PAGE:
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The Cold War was dominated by the rivalry between the USA and USSR, and we often think of the world as divided into East and West with all countries aligned with one or the other. However, a third group of countries sought to remain outside the rivalry.
These countries were the newly independent countries in Asia and Africa. They tried to create cooperation between them at the Bandung Conference of 1955. Learn about the Bandung Conference participants, the Bandung Conference's results, and the Bandung Conference's importance in this article.
The Bandung Conference of 1955 was a watershed moment in global relations. It was held from April 18-24, 1955 in the city of Bandung, Indonesia. It was a meeting of Asian and African countries' leaders and is sometimes also called the Asian-African Conference.
The 1955 Bandung Conference helped the countries of Asia and Africa to assert their independence. Let's trace its context, the participants, and significance in this Bandung Conference summary.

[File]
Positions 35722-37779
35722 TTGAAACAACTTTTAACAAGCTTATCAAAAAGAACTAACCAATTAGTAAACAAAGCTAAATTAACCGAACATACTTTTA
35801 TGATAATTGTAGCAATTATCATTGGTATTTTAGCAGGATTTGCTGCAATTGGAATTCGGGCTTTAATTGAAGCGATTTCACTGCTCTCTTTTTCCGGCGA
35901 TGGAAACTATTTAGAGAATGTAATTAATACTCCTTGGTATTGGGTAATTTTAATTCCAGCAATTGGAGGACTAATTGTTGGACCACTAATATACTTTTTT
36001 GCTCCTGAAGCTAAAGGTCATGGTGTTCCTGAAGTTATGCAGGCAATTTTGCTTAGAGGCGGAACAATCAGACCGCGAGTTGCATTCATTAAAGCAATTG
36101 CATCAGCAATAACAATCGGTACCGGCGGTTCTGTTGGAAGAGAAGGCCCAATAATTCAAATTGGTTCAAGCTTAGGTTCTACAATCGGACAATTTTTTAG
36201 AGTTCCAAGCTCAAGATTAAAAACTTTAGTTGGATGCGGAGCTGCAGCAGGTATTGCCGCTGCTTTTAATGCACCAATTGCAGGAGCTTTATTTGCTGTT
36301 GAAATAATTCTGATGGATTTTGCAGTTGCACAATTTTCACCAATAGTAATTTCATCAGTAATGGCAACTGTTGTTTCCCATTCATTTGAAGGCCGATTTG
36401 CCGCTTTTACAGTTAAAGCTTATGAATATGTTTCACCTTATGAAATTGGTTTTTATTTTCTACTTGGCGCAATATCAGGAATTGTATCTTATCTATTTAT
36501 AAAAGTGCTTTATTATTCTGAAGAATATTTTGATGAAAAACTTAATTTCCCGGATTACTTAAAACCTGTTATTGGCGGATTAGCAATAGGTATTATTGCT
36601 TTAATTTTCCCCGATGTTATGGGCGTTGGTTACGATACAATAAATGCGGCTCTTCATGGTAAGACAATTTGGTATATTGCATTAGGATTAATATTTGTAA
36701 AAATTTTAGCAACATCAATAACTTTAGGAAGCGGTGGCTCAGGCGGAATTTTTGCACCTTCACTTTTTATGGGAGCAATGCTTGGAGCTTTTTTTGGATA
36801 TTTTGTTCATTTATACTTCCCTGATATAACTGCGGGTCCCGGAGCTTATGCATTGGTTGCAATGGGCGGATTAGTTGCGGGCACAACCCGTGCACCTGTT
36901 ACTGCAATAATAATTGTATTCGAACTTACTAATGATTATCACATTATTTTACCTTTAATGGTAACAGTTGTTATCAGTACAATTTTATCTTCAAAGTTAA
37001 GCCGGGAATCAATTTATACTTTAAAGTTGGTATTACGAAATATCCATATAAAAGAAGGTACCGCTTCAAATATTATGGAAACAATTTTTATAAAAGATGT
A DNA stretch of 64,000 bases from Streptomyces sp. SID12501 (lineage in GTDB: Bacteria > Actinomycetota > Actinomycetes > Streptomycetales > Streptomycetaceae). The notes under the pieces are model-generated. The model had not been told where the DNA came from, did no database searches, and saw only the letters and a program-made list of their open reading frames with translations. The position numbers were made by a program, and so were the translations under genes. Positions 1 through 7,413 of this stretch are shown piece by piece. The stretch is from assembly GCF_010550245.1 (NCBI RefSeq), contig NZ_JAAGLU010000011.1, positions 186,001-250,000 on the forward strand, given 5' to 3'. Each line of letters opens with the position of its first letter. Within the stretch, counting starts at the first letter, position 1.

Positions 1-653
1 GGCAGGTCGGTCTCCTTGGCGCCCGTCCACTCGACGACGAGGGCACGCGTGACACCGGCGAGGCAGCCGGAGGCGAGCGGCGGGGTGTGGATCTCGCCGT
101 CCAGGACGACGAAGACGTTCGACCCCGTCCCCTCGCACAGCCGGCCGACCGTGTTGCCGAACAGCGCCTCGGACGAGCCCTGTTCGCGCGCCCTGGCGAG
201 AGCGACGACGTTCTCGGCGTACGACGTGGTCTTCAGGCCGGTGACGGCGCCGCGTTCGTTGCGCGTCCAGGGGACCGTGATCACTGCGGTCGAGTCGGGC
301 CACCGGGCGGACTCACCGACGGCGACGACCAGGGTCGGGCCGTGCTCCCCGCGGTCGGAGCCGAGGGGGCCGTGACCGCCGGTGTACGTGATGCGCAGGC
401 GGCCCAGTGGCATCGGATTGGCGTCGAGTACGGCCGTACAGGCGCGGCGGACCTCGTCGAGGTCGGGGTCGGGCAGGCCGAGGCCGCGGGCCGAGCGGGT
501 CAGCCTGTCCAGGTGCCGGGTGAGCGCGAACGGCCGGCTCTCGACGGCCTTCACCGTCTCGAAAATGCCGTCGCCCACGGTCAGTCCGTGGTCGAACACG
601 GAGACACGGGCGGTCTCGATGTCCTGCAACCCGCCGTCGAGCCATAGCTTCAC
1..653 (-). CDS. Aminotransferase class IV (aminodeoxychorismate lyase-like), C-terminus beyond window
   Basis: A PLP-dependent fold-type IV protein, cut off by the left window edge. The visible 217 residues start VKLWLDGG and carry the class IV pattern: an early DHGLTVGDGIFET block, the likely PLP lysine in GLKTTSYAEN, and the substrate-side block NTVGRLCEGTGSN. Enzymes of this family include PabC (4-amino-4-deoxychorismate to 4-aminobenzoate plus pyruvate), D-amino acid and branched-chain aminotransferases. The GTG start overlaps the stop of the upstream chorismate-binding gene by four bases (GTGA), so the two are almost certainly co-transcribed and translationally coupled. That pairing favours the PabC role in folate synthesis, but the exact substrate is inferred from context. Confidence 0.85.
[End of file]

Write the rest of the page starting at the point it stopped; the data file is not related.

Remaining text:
The Bandung Conference of 1955 was held in the context of two important developments in global relations.
First, the Cold War pitted the capitalist USA against the communist Soviet Union in a global struggle for political and economic influence.
Secondly, this time saw a wave of decolonization. Many new states were emerging from European colonial rule in Asia and Africa.
Our peoples have been the voiceless ones in the world...the peoples for whom decisions were made by others ...And today in this hall are gathered together the leaders of those same peoples. They are no longer the victims of colonialism. They are no longer the tools of others and the playthings of forces they cannot influence."1
These countries sought to define their place in the world. In many cases, they felt caught between the emerging super power conflict. The 1955 Bandung Conference arose out of a desire to define themselves as part of neither the two cold war blocs.
A group with common interests that cooperates. In international relations, blocs of countries often cooperate economically or diplomatically.
We often think of the Cold War world as divided into a West led by the United States and an East led by the Soviet Union. This tendency is logical based on the division of Europe.
However, it fails to fully account for countries outside of Europe that do not fit so neatly into this division. These countries are often called the "third world."